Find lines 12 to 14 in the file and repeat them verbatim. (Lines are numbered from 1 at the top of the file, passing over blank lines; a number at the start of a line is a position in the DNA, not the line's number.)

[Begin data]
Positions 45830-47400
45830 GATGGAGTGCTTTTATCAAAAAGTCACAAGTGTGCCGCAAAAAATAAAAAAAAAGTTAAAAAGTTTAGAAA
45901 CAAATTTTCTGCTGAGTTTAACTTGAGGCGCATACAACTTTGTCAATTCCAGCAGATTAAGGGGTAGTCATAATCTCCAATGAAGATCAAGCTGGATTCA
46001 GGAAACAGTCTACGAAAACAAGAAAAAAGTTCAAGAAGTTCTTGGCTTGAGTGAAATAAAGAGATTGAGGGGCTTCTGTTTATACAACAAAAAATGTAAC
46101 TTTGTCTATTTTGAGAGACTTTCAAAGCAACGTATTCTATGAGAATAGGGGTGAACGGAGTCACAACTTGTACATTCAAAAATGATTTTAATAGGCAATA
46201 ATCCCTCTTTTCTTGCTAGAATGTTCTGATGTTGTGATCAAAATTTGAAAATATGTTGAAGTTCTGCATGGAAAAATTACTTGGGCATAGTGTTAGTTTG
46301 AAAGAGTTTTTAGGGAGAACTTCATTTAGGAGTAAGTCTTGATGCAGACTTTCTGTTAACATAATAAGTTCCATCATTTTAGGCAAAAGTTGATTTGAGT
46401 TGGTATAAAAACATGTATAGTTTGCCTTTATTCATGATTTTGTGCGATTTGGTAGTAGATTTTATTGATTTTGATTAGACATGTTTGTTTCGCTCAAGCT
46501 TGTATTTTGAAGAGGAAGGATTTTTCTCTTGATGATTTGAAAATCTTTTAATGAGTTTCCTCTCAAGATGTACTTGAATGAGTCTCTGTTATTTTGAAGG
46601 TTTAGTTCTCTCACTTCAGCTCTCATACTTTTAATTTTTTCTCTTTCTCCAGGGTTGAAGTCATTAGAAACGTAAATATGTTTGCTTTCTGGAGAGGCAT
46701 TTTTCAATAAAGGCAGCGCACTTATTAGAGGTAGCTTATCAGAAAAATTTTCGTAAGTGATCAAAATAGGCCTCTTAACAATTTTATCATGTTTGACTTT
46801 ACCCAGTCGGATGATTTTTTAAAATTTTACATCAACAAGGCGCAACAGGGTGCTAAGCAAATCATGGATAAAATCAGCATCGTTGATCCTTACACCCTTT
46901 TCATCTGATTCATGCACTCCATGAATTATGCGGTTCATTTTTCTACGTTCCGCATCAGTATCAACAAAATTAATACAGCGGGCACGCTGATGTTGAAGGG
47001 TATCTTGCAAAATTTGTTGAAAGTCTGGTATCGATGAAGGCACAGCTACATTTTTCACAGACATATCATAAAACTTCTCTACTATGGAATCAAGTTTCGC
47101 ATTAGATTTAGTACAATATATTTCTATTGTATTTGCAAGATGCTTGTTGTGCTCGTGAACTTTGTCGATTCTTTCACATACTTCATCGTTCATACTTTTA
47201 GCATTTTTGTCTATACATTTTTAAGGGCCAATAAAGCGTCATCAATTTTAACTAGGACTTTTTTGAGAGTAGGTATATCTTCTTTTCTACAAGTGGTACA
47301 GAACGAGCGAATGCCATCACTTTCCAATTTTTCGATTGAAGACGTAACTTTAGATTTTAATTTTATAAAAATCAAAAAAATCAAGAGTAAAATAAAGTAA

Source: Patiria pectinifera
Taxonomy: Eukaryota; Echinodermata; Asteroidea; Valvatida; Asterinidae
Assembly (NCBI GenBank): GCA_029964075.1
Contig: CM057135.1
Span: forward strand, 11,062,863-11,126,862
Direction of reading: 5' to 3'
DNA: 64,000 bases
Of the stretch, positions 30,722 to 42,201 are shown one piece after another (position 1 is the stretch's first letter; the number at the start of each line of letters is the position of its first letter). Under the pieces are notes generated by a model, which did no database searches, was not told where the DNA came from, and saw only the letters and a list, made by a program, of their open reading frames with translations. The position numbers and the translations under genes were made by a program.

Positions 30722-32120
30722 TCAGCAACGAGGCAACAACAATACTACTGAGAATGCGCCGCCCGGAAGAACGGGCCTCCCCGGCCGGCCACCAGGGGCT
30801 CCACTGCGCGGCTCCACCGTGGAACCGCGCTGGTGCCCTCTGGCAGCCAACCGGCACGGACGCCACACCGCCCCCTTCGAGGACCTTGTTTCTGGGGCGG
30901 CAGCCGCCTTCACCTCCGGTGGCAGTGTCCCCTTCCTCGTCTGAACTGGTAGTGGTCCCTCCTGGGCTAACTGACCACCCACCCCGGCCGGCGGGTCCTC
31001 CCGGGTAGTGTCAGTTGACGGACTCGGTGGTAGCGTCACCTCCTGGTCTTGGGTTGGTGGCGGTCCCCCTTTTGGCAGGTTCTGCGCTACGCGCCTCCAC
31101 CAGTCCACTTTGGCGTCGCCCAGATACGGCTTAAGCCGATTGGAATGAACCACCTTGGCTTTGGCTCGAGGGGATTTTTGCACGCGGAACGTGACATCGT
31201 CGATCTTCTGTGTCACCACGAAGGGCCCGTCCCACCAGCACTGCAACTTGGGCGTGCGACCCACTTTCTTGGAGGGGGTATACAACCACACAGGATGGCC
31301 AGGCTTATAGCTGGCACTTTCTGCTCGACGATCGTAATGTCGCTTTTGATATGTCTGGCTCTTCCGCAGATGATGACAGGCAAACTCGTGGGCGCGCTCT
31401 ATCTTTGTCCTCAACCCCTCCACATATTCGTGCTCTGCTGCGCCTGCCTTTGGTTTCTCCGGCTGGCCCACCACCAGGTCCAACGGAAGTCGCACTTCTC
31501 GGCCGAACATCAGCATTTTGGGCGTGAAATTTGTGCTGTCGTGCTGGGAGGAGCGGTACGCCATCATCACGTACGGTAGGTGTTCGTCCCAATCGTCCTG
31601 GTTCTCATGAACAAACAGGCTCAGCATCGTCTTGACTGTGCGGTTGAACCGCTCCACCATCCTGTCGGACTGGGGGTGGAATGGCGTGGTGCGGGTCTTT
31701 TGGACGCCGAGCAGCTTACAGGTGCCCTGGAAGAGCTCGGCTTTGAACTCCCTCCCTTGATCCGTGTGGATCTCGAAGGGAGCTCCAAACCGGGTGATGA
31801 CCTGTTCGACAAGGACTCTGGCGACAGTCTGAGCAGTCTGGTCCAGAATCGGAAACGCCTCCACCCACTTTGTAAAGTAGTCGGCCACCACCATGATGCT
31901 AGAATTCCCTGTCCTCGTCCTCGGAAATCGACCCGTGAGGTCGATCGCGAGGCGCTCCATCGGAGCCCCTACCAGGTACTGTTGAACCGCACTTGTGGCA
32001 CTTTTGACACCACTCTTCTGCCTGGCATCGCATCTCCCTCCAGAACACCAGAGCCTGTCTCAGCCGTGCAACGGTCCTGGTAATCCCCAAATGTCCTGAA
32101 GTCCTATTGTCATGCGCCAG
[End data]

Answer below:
46801 ACCCAGTCGGATGATTTTTTAAAATTTTACATCAACAAGGCGCAACAGGGTGCTAAGCAAATCATGGATAAAATCAGCATCGTTGATCCTTACACCCTTT
46901 TCATCTGATTCATGCACTCCATGAATTATGCGGTTCATTTTTCTACGTTCCGCATCAGTATCAACAAAATTAATACAGCGGGCACGCTGATGTTGAAGGG
47001 TATCTTGCAAAATTTGTTGAAAGTCTGGTATCGATGAAGGCACAGCTACATTTTTCACAGACATATCATAAAACTTCTCTACTATGGAATCAAGTTTCGC